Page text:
Accessibility links

Breaking News

Koizumi Apologizes for Japan's Aggression in China During WWII - 2001-10-08

Japan's Prime Minister has smoothed the troubled relations between Tokyo and Beijing with an apology for Japan's wartime aggression in China. The improved ties may help Prime Minister Junichiro Koizumi win Beijing's grudging acceptance of an expanded military role for Tokyo in the fight against terrorism.

China's President, Jiang Zemin, said the Japanese Prime Minister's visit improved the tense ties between the neighbors, but warned Japan, as he put it, that "Asian people are very sensitive to Japan's possible repetition of its aggressive history."

Before the visit, Mr. Koizumi had stoked Beijing's concerns about possible remilitarization, by pushing lawmakers to allow Japan's military to give limited support to the U.S. led fight against terrorism.

The controversial legislation would give non-combat help to U.S. and other forces. Japan's post World War II constitution bans military action except in defense of the country's borders.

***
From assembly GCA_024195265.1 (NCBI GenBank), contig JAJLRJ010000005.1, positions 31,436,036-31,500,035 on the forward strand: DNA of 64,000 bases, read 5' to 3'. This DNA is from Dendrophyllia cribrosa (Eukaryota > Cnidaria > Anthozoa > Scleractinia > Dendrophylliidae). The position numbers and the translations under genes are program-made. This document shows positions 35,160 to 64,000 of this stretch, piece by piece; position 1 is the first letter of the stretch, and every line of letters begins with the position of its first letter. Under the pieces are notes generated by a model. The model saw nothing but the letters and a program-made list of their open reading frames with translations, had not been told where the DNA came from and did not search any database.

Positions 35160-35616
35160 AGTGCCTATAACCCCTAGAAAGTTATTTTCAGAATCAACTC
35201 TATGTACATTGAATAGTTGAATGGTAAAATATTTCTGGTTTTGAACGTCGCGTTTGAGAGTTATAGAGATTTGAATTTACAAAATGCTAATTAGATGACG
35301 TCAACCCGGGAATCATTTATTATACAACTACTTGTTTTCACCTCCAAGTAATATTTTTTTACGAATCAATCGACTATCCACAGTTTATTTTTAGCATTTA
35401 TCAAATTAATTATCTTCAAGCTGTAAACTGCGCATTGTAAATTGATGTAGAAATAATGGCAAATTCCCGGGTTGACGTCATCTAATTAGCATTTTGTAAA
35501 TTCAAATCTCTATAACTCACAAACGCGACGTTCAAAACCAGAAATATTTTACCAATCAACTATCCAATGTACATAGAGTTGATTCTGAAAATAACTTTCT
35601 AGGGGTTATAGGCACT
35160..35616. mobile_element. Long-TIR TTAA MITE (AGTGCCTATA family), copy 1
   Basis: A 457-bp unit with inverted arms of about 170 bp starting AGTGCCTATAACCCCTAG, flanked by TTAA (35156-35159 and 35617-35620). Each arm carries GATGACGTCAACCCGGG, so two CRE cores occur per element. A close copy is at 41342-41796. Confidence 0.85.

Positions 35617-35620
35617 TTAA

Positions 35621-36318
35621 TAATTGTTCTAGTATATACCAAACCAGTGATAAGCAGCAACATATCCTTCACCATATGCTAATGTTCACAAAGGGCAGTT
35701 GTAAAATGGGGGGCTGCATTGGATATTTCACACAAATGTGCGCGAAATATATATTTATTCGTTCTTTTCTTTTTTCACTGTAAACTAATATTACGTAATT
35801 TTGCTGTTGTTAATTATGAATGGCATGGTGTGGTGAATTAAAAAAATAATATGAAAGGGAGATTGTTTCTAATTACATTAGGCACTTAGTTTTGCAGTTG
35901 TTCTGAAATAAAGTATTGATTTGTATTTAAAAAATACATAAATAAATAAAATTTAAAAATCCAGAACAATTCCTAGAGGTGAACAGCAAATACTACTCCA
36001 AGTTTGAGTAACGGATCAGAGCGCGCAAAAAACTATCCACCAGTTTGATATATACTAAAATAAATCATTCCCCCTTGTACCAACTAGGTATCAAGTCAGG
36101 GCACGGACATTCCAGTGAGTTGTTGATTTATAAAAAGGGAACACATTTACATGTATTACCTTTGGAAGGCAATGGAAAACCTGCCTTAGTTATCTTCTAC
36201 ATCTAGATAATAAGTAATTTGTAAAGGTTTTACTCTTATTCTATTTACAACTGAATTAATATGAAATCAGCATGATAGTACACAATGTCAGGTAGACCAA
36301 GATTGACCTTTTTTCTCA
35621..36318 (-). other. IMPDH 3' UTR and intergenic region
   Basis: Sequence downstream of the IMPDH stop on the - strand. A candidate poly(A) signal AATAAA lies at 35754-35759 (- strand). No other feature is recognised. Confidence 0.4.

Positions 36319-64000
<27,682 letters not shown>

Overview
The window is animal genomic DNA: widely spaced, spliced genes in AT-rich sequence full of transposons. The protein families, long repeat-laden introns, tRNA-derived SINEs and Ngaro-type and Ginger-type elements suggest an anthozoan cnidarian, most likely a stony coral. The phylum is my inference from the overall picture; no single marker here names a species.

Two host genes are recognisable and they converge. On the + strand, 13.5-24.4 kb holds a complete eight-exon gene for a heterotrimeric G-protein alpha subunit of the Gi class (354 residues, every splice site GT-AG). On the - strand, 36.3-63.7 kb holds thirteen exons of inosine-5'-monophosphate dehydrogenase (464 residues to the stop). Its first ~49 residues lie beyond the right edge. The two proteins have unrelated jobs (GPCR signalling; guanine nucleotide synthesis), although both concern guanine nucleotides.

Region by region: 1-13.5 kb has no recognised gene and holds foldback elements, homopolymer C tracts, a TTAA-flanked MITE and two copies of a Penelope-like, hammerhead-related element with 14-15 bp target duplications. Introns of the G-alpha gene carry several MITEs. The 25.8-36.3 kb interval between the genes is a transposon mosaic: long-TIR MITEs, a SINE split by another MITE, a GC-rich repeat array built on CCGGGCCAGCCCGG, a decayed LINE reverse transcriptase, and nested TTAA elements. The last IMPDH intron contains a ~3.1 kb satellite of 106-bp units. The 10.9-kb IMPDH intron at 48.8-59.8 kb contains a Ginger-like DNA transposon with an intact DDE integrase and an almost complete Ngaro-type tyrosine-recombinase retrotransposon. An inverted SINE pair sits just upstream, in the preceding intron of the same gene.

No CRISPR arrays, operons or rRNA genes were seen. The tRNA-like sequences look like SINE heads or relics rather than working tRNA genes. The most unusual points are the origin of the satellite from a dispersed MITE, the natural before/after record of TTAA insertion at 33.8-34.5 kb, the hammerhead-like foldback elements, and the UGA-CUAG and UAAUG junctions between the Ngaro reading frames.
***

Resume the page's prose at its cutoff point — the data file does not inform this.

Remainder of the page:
Expansion of Japan's military role alarms its Asian neighbors, who suffered at the hands of Japanese troops before and during World War II.

In an effort to calm such concerns, Mr. Koizumi visited the Marco Polo bridge near Beijing, where Japanese forces used an exchange of gunfire with local Chinese troops as an excuse to invade China in 1937. After visiting a nearby museum dedicated to China's struggle against Japan, he said the exhibits made him feel again the "horrors of war" and said "we must not go to war again."

Mr. Koizumi also said he regrets the lives lost due to the Japanese invasion of China and expressed his heartfelt apology and condolences to the Chinese people.

Mr. Koizumi is the second Japanese Prime Minister to visit the site and his apology was similar to one offered in 1995 by then Prime Minister Tomiichi Murayama.

Japan's relations with China were strained in August when Prime Minister Koizumi visited a shrine to Japan's war dead, including some judged to be war criminals. Relations were further strained when Japan's government approved textbooks that critics say minimize Japan's wartime atrocities in China and Korea.

On October 15 Mr. Kiozumi is scheduled to make a similar visit to South Korea, another Asian neighbor whose relations with Tokyo are colored by memories of Japanese occupation.